Disclaimer: This article is simply an informational resource to give you an idea of what is required to tub a vehicle for over sized tires before deciding to attempt it yourself. Coastal Offroad nor myself are responsible for any problems you encounter while tubbing or as a result of tubbing your own vehicle.
What You’ll need:
Any given suspension needs up and down travel to function properly. This allows your tires to move up and out of the way when they hit a bump, or drop down into dips and potholes. A stock 3rd generation 4runner has approximately 8” of wheel travel from max extension/droop to full bottom out on the bumpstops. When at static ride height, let’s say it sits right in the middle of its 8” of suspension travel, giving it 4” of up travel and 4” of down travel as shown below. The wheel positions at max compression and extension are shown in grey and the wheel position at static ride height is shown in black.
This travel range give the tires a comfortable suspension range to follow both bumps and dips in the terrain. Then, a 3” suspension lift is installed, moving the static ride height position 3” downwards in its 8” of total suspension range, as shown below:
Starting the Clearance Process
With those pieces removed, it’s time to remove the windshield washer system from the front of the passenger side wheel well. The washer reservoir must be replaced with a smaller unit and moved up into the engine bay. I don’t cover this relocation in this article, but there are other resources out there as well as complete relocation kits that can be purchased. Below is a picture of the wheel well space created by relocating the washer reservoir.
It is also necessary to relocate the vacuum system canister located at the front of the driver side wheel well. Luckily, I found that it could be simply moved further into the corner of the wheel well without any tire interference or the need to extend the vacuum line. I simply unbolted the bracket, bent the bracket arms slightly, and push the canister as far into the top corner of this space as possible. I then reinstalled the canister using an existing hole in the wheel well and an additional nut and bolt. Easy!
It’s finally time to make your first cuts! The basic procedure here is simple. Jack up the suspension to full compression and then turn the steering full lock to full lock. Anything that the tire touches gets cut out. With the strut removed, you may now easily jack up the suspension to full compression to mimic a full bottom out scenario. To do this, place your floor jack underneath your lower control arm – the closer to the tire the better. Now, jack up the lower control arm just until the jack begins to lift the entire vehicle. It’s possible that even with your tires pointing straight ahead, your tire will hit the firewall before you reach full compression. That is ok. Mark out where the tire is contacting the firewall. Lower your jack back down a few inches so that the tire is no longer rubbing the firewall. Turn your vehicle on and turn the steering one way and the other. Hop out and recheck where the tires are rubbing the firewall while turning. Do this a couple times at various jack heights to give yourself a good idea of the arc that the tires take when steering. This will give you a better understanding of the extent of how much cutting you will need to do.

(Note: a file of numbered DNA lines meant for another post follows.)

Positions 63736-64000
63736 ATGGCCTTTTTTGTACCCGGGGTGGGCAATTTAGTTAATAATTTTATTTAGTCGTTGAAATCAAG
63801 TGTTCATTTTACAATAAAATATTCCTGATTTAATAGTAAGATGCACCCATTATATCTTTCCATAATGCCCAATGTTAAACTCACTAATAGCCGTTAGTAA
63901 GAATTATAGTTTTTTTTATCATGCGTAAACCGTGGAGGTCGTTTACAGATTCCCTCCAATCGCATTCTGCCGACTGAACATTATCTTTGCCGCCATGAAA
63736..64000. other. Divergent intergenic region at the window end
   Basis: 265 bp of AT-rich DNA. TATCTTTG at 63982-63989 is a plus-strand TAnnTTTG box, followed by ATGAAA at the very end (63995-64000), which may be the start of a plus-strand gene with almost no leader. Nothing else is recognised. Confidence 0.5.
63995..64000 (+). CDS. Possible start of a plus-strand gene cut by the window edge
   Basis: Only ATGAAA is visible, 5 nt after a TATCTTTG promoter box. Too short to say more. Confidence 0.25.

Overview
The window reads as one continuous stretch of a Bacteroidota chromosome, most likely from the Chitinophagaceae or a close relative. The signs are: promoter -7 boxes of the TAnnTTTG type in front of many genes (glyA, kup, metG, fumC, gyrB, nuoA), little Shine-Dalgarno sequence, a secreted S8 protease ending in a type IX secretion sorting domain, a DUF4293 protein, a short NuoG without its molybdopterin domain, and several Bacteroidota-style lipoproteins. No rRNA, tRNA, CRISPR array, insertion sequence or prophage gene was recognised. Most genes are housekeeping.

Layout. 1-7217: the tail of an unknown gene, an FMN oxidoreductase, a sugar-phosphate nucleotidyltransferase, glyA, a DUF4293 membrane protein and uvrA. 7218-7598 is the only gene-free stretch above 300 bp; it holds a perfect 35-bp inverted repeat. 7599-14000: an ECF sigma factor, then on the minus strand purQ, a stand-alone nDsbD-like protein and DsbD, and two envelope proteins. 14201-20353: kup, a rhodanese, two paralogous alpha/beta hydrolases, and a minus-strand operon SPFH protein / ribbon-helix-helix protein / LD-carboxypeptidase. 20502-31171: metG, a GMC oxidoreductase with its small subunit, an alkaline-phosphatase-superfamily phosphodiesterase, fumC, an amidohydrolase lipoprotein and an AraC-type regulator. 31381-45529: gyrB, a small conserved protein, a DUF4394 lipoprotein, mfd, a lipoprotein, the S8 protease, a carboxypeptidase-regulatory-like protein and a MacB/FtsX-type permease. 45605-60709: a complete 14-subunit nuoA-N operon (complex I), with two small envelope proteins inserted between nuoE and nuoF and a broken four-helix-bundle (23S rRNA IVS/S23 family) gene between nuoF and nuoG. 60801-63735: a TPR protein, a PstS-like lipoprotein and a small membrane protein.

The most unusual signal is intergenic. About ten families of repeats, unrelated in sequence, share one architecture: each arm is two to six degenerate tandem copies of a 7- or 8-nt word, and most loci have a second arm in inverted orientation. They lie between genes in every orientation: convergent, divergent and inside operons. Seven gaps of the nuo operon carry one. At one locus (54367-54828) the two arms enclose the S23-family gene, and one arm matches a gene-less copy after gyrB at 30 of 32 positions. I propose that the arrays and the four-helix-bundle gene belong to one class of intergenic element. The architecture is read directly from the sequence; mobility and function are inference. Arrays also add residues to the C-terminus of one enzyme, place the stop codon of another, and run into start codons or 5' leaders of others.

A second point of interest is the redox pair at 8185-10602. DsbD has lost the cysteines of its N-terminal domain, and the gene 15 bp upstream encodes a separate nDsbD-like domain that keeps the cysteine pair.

Once you have a good idea, remove the tire and start cutting! I used a combination of a 5” angle grinder with cutting wheels and a smaller pneumatic grinder with a 3” cutting wheel on it. Every so often, reinstall the tire, jack it up and turn the steering lock to lock again to reassess where more material needs to be removed. While cutting, be extra careful that none of the electrical wires or components have shifted and have fallen back down into harm’s way. I can assure you that I will not be writing a how-to article on how to re-wire your 4runner so you’re on your own for that one. Below is the final amount of cutting required for the driver’s side:
Creating the Firewall Tub